Like other agricultural initiatives led by the World Bank, the Food Systems, Land Use and Restoration program (FOLUR) is a powerful game-changer in the global arena, sparking transformative government policies and private sector practices to support environmental restoration.
The FOLUR effort is urgent as supply chain vulnerabilities to risks provoked by international conflict and the vagaries of weather patterns worsened by climate change on agriculture grow in tandem with spiraling demand for food under pressure of population growth and changing dietary preferences. The program was designed to play a significant role in containing environmental damage caused by agriculture-driven deforestation and biodiversity loss, which have also exacerbated the climate crisis.
At the recent FOLUR annual meeting co-hosted in São Paulo by the Brazilian government a main subject of discussion was how best to accelerate fruitful knowledge exchange to build bridges between countries, deploy tools and establish frameworks to improve the flow of agricultural and environmental expertise.
The FOLUR program re-envisions agriculture as a sustainable venture by building integrated landscape farming systems and efficient commodity value chains to reduce the environmental impact of cocoa, coffee, livestock, maize, palm oil, rice, soy and wheat in 27 countries.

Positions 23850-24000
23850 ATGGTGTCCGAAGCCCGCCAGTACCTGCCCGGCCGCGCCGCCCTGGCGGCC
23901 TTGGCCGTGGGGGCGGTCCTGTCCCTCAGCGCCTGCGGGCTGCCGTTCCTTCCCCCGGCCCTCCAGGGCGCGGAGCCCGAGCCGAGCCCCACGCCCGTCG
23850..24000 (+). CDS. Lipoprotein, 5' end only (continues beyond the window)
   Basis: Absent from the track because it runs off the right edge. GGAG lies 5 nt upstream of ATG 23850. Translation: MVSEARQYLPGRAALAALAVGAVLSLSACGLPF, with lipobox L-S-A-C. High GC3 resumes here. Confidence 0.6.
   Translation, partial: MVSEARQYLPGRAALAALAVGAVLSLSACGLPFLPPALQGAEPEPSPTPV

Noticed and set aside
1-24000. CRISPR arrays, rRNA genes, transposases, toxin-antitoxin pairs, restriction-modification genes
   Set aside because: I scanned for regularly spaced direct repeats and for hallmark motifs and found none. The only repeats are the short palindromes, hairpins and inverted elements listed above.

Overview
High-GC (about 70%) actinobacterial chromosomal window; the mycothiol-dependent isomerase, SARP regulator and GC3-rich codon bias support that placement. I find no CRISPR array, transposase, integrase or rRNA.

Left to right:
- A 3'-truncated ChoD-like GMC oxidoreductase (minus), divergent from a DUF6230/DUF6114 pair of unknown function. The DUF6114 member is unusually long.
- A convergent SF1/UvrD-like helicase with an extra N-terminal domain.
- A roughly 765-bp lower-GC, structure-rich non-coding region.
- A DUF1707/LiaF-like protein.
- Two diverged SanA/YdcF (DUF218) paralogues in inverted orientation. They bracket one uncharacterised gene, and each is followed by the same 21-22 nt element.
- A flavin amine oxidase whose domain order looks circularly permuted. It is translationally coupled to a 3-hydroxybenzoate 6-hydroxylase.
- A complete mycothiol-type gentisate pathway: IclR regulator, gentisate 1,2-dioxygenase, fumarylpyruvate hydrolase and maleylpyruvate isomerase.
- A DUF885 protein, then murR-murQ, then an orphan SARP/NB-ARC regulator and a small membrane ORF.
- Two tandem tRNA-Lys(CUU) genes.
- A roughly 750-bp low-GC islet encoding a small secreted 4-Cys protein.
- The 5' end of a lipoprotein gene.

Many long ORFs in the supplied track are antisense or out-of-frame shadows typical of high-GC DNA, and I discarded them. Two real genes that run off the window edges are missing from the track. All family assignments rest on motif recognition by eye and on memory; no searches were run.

A $345 million initiative funded by the Global Environment Facility (GEF) – the multilateral organization supporting environmental improvements in countries throughout the Global South – ultimately FOLUR is tasked with transforming the global food system.
“The eight commodities covered by FOLUR are very responsible for the deforestation that has happened in the past,” said Chris Brett, lead agribusiness specialist at the World Bank, who jointly leads FOLUR with Timothy Brown, senior natural resource management specialist at the World Bank.
“What we’re trying to do in the future is to reduce the environmental impact of these commodities on the climate crisis and on biodiversity loss and even use them to drive reforestation.”
More than a hundred delegates were in São Paulo, at the first annual meeting since the program launched in 2021, representing the FOLUR country projects, the private sector, GEF and the five FOLUR partner organizations – including the Food and Agriculture Organization of the United Nations, the Food and Land Use Coalition, the Global Landscapes Forum, the Good Growth Partnership and the International Finance Corporation.